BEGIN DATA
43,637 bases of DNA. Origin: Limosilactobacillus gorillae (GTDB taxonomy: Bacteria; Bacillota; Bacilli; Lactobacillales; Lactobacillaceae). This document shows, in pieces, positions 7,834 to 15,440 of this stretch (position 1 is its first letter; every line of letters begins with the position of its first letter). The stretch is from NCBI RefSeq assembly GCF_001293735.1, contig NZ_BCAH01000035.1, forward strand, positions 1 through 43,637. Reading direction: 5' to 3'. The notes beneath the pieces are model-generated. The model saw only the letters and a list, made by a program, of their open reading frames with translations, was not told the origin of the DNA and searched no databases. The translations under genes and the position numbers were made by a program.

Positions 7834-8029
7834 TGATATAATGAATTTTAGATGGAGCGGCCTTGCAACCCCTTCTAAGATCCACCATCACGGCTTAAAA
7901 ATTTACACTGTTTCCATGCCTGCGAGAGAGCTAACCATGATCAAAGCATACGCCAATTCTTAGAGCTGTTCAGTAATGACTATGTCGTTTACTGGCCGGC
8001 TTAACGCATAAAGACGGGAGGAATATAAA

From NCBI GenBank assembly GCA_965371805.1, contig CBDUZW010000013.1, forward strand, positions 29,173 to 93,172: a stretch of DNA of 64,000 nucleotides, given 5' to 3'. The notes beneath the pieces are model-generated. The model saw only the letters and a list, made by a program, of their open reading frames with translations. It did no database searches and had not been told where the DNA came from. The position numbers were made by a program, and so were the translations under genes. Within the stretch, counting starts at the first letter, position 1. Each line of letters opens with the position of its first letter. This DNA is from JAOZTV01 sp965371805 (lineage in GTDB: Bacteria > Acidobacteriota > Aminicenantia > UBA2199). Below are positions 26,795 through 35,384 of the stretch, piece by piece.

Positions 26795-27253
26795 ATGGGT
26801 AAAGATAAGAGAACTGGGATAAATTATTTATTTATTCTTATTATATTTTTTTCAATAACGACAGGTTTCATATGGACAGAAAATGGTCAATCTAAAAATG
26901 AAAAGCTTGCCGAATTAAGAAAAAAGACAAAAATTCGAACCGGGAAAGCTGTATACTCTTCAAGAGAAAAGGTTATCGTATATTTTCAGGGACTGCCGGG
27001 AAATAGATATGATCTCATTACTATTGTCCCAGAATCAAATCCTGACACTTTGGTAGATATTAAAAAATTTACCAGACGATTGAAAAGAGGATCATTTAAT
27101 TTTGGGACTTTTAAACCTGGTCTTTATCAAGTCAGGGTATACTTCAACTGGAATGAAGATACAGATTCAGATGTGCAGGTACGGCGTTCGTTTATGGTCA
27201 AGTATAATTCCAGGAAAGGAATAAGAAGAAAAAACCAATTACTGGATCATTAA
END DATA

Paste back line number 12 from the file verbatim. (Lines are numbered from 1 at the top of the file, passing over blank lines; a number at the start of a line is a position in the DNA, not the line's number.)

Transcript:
27101 TTTGGGACTTTTAAACCTGGTCTTTATCAAGTCAGGGTATACTTCAACTGGAATGAAGATACAGATTCAGATGTGCAGGTACGGCGTTCGTTTATGGTCA